Despite the criticism, Watson says the possible change is on the table for 2019.  “The biggest thing is we need to use up all the letterhead, forms, office supplies, as well as staff shirts and badges branded with LMDC before possibly making a change,” he said.  “We are advising all staff to wash their uniforms, including administrative staff’s polo shirts, with harsh detergents so they will wear out faster.  If we have to order all new (supplies and uniforms) anyway, then making the change won’t impact the budget nearly as much”.

Louisville’s Problem that Doesn’t Seem to Be Going Away

SkylineLouisville boasts great local and college sports teams, a world-class downtown arena, a healthy economy, a re-vitalized downtown and waterfront, and arguably the best local meteorologists in the country.

However, Louisville, like so many other similarly sized areas across the country, continues to have a problem that just won’t seem to go away.

“I’ve lived in Louisville my whole life”, said Highland’s resident Anthony Hall.  “And, although it seems to be relatively under control right now, the issue continues to be a blemish and I think it keeps some (people) from moving to, or visiting, Louisville.  It’s really too bad, because from my perspective, the situation has improved, but I know not everyone feels that way”.

Statistics show that while the problem has not worsened in recent years, it also hasn’t shrunk at the rate that local lawmakers and police were hoping for when new measures went into effect in early 2017.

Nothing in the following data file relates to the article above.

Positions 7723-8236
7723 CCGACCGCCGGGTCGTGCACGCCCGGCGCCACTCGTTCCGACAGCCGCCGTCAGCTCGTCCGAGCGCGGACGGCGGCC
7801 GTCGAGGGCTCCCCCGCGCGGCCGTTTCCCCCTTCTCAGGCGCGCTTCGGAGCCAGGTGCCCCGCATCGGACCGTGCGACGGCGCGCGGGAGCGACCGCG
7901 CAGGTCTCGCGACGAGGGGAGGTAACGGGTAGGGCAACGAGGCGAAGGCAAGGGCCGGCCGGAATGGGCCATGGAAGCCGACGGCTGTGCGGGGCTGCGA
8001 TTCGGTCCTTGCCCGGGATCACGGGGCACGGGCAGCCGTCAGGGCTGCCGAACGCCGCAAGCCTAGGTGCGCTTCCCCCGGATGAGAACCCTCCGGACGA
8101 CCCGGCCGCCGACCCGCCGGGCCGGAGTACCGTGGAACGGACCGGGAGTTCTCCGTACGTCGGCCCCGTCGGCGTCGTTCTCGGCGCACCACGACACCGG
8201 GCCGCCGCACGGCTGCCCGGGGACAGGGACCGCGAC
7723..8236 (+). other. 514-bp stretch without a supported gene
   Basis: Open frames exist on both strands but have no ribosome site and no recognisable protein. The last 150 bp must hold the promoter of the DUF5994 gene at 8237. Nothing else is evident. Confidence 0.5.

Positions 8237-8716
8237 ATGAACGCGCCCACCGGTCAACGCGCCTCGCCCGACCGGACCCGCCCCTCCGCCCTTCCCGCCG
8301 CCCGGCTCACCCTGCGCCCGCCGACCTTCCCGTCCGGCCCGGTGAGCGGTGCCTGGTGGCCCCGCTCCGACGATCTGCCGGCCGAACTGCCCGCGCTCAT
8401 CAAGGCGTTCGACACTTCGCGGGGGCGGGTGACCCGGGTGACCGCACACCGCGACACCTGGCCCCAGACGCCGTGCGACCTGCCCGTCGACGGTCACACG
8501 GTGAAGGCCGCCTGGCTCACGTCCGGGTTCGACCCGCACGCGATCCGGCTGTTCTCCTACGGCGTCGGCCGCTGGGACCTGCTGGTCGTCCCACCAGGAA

“We were very optimistic that the new policies and procedures would drastically reduce the number of incidents that we saw”, said police spokesperson Stacy Weber.  “And while we are seeing a slight (drop) in the number of incidents, in some cases the severity of the individual incidents is worse, which is troubling.  It seems like we’re just treading (water) when it comes to this problem”.

University of Louisville sociology professor Sidney Subban says that the most challenging part of solving a problem like this is determining its cause.  “It’s a very complex problem, one that effects everyone in a community, regardless of socio-economic standing, race, or religion.  The problem has roots not only in our city’s infrastructure, but there are also psychological and other intangible factors contributing.”

Subban also expressed concern that if the problem is not controlled soon, it could escalate.